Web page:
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passages, or the rules given shall suggest to persons of superior abilities and greater op portunies, a mode of investigating their genuine meaning, the apology of the author, for offering this treatise to the public, will be sustained, by those who desire a farther knowledge of the sacred oracles.

The prophecies concerning the Jewish nation in the latter days, have not been hitherto properly investigated. The comments of Christians on these prophecies have a tendency to confirm the Jews in their prejudices against Christianity. Prophecies which are exclusively applicable to the Jewish nation, are commonly applied to the Christian church in general. Prophecies which relate to the Millennium, when the kingdom of Christ shall be established in the world, are frequently applied to the first propagation of the Gospel. Important events respecting the Jewish nation, which the Jews themselves see in the prophecies, are treated by Chris, tians as extravagant fancies. The Jews discern the misapplication, in these instances, and therefore hastily conclude,


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that the prophecies, concerning the Messiah are equally misapplied by. Christians. But in the following treatise, the prophecies which relate to the Jewish nation in the latter days, are separated from such as respect the Christain church in general, arranged in their proper order, and represented under one view. : In them. we see, that events expected by the Jews, are not altogether without Scripture authority; such as a glorious manifestation of the Messiah to their na. tion; and that they shall be employed, as the instruments in his hand, for subdu, ing idolatry and irreligion on earth, as well by the temporal as by the spiritual sword; while these events are so blended with the prevous ill treatment and long rejection of the Messiah by their nation, that he appears to be no other than Jesus op NAZARETH, If the detail given has a tendency to soften the prejudices of the Jews, and procure from them a patient hearing to the truth, it will be allowed that the author's attempt may prove

of service to the interests of religion.


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The following treatise consists of three parts. . In the first, the Rules for the Arrangement of the prophecies are laid down, in order to shew, that the detached passages brought to illustrate the same event, are collected, not according to the writer's imagination, but according to marks inserted in the prophecies themselves; so that the arrangement, and the light arising from it, depend not on the authority of the interpreter, but of the prophet.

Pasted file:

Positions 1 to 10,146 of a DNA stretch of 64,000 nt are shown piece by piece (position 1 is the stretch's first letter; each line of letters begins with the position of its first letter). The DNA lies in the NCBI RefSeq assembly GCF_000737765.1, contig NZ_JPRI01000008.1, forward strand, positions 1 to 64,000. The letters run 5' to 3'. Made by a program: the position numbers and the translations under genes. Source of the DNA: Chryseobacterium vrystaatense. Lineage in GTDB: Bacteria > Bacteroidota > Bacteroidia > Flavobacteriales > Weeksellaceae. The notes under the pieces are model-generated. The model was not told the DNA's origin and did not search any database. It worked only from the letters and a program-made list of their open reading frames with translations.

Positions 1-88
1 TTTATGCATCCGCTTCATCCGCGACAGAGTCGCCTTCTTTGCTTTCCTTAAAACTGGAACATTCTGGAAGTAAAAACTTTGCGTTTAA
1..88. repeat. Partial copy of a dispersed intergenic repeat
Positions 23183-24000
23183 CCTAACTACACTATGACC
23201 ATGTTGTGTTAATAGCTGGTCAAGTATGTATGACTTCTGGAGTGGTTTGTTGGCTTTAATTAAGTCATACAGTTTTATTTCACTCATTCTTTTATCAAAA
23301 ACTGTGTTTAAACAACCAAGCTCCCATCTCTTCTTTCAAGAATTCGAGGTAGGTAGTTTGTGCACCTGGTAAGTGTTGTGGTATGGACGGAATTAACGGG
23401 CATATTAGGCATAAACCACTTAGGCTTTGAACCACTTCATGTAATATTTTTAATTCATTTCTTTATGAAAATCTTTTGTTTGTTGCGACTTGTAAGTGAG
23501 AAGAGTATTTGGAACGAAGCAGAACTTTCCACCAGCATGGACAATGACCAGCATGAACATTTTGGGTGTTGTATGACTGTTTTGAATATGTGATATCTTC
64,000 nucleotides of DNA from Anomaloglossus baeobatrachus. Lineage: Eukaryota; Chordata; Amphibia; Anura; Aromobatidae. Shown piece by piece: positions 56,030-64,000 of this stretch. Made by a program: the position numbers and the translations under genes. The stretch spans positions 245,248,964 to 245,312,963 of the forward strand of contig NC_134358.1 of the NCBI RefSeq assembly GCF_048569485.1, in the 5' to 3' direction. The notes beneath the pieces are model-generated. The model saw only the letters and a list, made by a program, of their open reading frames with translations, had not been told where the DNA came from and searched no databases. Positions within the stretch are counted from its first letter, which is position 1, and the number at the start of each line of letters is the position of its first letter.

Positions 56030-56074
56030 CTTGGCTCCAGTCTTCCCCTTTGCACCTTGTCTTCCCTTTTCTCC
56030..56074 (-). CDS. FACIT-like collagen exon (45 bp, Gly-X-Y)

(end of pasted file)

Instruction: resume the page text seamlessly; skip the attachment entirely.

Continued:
The second part contains Observations on the Dates of the several remarkable Events; particularly a resolution of that question, When the kingdom of Antichrist commenced? That being the period to which the several prophetic calculations

chiefly refer.

In the thrid part, the Events are de. tailed according to the order laid down in the Apocalypse ; while the passages of of the Old Testament prophecies which refer to these events are quoted and ex. plained, as we go along the series, in order to illustrate them more fully.








Rules for their Arrangement.

THE obscurity of the prophecies arises part-

ly from the language in which they are conveyed, but chiefly from the manner in which they are arranged. The labours of the learned have already thrown so much light on the language of prophecy, that it can be no longer un


intelligible intelligible to the attentive reader". I would only observe, that in order to understand the language of prophecy, it is not absolutely necessary to be skilled in the hieroglyphics of the Egyptians, or the Oneirocritics of the Indians; it will be sufficient for the reader to be familiarly acquainted with his Bible. The prophets constantly allude to the history and customs recorded in Scripture. A knowledge of these, as well as of the figurative expressions in the prophets, which have their explication annexed, will go a great way to remove the difficulty arifing from the prophetical language.

The arrangement of the prophecies is not so cafy a matter ; to bring together the several pafsages which refer to the same event, so as to view it by their united light. Such an arrangement, like the glass of a telescope, collects the scattered rays of a distant object to one point, and so forms a distinct image. The difficulty of arranging the prophecies, is owing to various causes. They were delivered by feveral men,


(1.) See Mede's Clavis Apocalyptica, Perpetual Dictionary, prefixed to Daubuze on the Apocalypse, and Hurd's sermons at the Lincoln's Inn lectures.

(2.) A book of this name, on the Indian method of interpreting dreams, is frequently referred to by Mede in his Clavis Apocalyptica.

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